But that’s not to say that everything CRISPR promises does not come with caveats. I am not ignorant to the risks of gene editing and engineering, but I’m also not a sensationalist that thinks scientists are somehow out to get people. There is significant history in the Western world of the intentional selective breeding of human beings in the hopes of creating more “superior” people. This history and the medical community’s involvement cannot and should not be overlooked. Afterall, once a certain gene is introduced or removed from the germline cell, the change is passed onto the next generation, which can mean the elimination of a gene associated with increased cancer risks, but can also mean the elimination of aesthetic genes considered undesirable. Fortunately, most phenotypic genes are complex and the deletion of a single gene won’t do much to change the offspring’s appearance, let alone the simple fact that there is no single gene that makes you smart or hot. However, given CRISPR’s potential to be applied towards eugenic ends and other ethical concerns, hesitation is understandable.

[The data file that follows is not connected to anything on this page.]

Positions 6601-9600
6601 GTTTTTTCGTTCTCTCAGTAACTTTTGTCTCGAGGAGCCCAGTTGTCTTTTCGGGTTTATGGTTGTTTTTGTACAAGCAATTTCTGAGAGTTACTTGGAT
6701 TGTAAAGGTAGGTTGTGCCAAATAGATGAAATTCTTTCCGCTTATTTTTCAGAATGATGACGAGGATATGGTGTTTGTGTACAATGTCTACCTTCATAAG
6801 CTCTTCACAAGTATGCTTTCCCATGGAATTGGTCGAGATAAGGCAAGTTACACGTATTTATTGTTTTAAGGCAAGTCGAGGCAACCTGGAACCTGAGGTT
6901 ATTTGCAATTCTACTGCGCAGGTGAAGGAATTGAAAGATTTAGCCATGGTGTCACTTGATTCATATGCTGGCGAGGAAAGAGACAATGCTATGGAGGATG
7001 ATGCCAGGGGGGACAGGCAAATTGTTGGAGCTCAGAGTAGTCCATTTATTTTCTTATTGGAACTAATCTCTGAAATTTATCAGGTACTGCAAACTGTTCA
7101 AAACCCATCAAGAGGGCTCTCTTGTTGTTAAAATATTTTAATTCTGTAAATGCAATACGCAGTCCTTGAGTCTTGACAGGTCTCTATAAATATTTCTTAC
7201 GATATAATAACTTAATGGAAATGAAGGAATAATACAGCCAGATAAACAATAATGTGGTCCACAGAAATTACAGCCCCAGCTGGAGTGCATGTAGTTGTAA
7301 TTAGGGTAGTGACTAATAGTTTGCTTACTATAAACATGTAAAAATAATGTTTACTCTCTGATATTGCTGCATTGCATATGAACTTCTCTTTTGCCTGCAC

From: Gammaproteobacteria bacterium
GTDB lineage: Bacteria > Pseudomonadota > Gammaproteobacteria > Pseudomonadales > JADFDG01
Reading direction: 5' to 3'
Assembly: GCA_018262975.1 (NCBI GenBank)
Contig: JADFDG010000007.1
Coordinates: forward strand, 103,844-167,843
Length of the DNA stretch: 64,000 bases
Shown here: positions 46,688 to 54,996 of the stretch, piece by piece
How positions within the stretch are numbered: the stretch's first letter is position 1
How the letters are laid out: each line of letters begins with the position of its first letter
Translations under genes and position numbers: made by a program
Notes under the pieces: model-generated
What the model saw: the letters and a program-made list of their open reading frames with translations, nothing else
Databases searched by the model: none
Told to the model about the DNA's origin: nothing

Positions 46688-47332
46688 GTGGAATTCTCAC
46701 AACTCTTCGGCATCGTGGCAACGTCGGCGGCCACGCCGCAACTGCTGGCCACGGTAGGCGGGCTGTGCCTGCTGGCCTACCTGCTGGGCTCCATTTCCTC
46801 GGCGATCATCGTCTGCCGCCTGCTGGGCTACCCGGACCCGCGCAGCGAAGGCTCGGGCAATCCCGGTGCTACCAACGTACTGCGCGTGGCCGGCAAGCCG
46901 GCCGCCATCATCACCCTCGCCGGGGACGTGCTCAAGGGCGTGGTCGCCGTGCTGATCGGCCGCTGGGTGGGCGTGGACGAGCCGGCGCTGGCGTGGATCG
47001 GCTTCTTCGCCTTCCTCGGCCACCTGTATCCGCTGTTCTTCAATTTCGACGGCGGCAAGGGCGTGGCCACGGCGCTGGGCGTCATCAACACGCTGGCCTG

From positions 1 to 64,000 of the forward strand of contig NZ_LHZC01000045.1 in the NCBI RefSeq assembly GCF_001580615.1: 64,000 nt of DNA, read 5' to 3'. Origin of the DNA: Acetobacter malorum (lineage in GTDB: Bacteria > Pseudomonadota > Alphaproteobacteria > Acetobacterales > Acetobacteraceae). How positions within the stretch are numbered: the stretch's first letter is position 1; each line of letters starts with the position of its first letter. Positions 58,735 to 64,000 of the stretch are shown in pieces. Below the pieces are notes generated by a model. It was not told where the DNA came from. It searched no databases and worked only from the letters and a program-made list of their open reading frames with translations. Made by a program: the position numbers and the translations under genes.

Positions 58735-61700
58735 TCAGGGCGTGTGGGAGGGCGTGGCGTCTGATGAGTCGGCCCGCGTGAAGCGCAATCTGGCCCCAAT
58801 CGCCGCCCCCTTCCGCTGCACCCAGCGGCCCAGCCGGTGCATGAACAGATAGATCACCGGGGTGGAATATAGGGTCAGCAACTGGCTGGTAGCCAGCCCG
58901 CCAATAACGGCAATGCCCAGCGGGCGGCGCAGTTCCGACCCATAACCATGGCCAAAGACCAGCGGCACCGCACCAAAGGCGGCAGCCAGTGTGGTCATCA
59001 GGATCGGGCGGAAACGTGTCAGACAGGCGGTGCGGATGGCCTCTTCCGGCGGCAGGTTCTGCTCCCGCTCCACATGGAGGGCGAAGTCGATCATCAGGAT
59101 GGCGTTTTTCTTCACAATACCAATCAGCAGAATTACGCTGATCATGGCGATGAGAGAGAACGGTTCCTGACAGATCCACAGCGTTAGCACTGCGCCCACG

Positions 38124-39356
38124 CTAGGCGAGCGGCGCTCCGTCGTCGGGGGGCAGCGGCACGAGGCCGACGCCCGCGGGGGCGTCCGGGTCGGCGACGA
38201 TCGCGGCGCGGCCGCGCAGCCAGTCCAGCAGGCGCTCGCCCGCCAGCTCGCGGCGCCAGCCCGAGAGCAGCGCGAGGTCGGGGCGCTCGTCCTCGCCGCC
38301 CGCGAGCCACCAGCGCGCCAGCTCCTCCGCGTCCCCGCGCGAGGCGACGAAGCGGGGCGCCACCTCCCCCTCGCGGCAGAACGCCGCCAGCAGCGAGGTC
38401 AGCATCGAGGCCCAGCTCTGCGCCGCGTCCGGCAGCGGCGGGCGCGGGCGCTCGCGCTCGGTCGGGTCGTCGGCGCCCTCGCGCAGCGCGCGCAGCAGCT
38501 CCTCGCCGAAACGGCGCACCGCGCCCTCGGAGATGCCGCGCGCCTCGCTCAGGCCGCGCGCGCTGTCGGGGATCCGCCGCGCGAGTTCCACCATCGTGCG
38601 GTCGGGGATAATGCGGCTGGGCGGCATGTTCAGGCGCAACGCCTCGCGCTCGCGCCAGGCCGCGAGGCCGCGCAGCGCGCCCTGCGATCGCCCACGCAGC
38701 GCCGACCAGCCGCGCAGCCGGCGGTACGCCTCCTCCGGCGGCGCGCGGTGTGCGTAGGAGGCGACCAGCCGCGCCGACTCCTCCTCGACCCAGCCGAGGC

In spring 2015, in China Junjiu Huang and his research team at Sun Yat-sen University used CRISPR-Cas9 to edit the genome of (very importantly) non-viable human embryos, the media painted it as the controversy of the century. They claimed Asian and any non-Western countries were a research free-for-all, totally unconcerned with ethics. These views of non-Western countries’ medical ethics and fears that Western countries will eventually allow the rich to do whatever they want to their embryos so long as they have the cash is absurd and a little xenophobic. 

People are rightfully terrified to repeat a history of ruthless human testing. The Nazi experimentations and breeding programs make people think that any science of genetics is ethically risky. We have to keep in mind the horrors committed by the United States. The Tuskegee Syphilis experiments and Henrieta Lacks inform a lot of the relationships between people and medical research. The United States has a history of forced sterilization, with over 60,000 people in over half of U.S. states being subject to sterilization laws for reasons of physical or mental illness. This history, however, should not make people afraid of medical advancement. Rather, people should be more interested in public health and how to safely make advancements for the betterment of millions. Writing off a medical technology does not stop that technology from existing; it prevents that technology from being regulated and used for good.